Learn how you can manage and alleviate your current side effects while actively working to prevent a relapse or secondary cancer using evidence-based, non-toxic therapies.
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Chemotherapy and radiation cause collateral damage to cancer patients. Everybody knows this. What you may not know is that some of the short, long-term and late stage collateral damage (aka side effects) from chemo and radiation can be identified and healed. Pyrroloquinoline quinone can help.
I was diagnosed with a blood cancer called Multiple Myeloma in early 1994. While I didn’t know it at the time, I was prescribed and underwent several cardio-toxic chemotherapy regimens as induction therapy followed by high dose chemotherapy for an autologous stem cell transplant. Those Cardiotoxic chemo regimens included:
In late 2010, more than 15 years after I completed my conventional therapies, I developed chemotherapy-induced cardiomyopathy and atrial fibrillation as well as several long-term and late stage side effects. I supplement with many nutritional supplements cited to manage these side effects.
I take 20 mg of PQQ daily- 10mg after breakfast and another 10mg after dinner.
Most people consider “supplementation” to be vitamins and minerals pills such as One-a-Day and Centrum. While these two brands appear to be very popular with Americans my research and experience is that supplementation is much more than synthetic vitamins and minerals such as One-a-Day brand.
PQQ is one such supplement. I live with chemotherapy-induced heart damage and brain damage. I supplement with PQQ among many other supplements to manage my chemo-induced collateral damage. I’m doing pretty well. I was told I was end-stage back in the fall of ’97. Boy, was my oncologist wrong…
I take Life Extension – Pqq Caps With Biopqq. Inexpensive heart and brain therapy. I recommend you take PQQ as well.
I am both a cancer survivor and cancer coach. Do you have heart or brain damage? Scroll down the page, post a question or comment and I will reply to you ASAP.
“The optimal dose in this study, which exhibited neither renal nor hepatic toxicity, was 15 mg/kg, but lower doses may also be efficacious. We conclude that PQQ, which appears to act as a free radical scavenger in ischemic myocardium, is a highly effective cardioprotective agent…”
The neuroprotective effect of pyrroloquinoline quinone on traumatic brain injury.
“Pyrroloquinoline quinone (PQQ) is a water-soluble, anionic, quinonoid substance that has been established as an essential nutrient in animals…
In summary, our experiment established that PQQ may play an important role in recovery post-TBI.”
“Pyrroloquinoline quinone (PQQ) has been reported as a promising agent that might contribute to tumor cell apoptosis and death, yet little is known on its mechanisms. In current study, the effect of PQQ on cell proliferation and mitochondrial-dependent apoptosis were examined in 3 solid tumor cell lines (A549, Neuro-2A and HCC-LM3).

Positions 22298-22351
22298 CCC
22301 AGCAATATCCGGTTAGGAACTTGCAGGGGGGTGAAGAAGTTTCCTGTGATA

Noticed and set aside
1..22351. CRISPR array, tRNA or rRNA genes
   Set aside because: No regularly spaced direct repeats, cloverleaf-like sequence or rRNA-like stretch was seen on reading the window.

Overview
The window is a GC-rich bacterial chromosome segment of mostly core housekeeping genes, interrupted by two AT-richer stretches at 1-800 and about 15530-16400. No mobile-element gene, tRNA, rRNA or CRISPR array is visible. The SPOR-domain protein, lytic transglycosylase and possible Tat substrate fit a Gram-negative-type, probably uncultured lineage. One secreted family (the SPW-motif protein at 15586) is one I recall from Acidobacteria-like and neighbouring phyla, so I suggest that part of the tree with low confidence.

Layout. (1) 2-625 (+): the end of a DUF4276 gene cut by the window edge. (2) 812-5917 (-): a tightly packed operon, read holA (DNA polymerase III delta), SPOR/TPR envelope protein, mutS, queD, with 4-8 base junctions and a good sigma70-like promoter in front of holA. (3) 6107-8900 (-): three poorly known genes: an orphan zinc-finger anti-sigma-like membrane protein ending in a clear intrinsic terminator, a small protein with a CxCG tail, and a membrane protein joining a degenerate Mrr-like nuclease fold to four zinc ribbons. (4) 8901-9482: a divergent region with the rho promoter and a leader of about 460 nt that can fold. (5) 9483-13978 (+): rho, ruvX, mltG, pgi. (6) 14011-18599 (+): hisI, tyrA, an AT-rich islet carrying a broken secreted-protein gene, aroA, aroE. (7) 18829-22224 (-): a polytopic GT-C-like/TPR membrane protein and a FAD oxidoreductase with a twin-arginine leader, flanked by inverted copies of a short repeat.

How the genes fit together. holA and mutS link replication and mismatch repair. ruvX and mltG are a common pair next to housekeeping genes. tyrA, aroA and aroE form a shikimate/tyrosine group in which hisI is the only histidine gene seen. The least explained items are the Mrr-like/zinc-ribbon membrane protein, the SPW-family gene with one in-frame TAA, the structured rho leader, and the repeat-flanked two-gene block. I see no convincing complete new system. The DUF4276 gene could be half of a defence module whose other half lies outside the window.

PQQ treatment at low to medium dosage exhibited potent anti-tumor activity on A549 and Neuro-2A cells, while had comparably minimal impact on the viabilities of 2 human normal cell lines (HRPTEpiC and HUVEC).
The apoptosis of the 3 tumor cell lines induced by PQQ were increased in a concentration-dependent manner, which might be attributed to the accumulation of intracellular reactive oxygen species (ROS), decline in ATP levels and dissipation of mitochondrial membrane potential (MMP), in conjunction with down-regulation of Bcl-2 protein expression, up-regulation of activated caspase-3, and disturbed phosphorylated MAPK protein levels.
PQQ induced tumor cells apoptosis was significantly alleviated by pan-caspase inhibitor Z-VAD-FMK. The present work highlights the potential capability of PQQ as an anti-tumor agent with low toxicity towards normal cells through activating mitochondrial-dependent apoptosis pathways, and warrants its development for cancer therapy…
PQQ, as an antioxidant nutrient, has the effects of radioprotection and neuroprotection. Previous study focused on the scavenging of the production of intracellular ROS 13, which was due to comparatively higher reactive electron density and the structure of indole and pyrrole derivatives. Thus PQQ exhibits strong antioxidant feature 5.
Recently, study showed that higher concentrations of PQQ (50-100 μM) could result in 2-5 fold increase in apoptosis-inducing of U937 human promonocytic lymphoma cells through the depletion of cellular glutathione and the increasing of intracellular ROS 9.
Other studies also demonstrated that PQQ could regulate cell function of different cells and induce cell apoptosis, directly or indirectly 5, 10, 11. However, there is no study that has investigated the effect of PQQ on directly inducing solid tumor cell apoptosis and the associated mechanisms.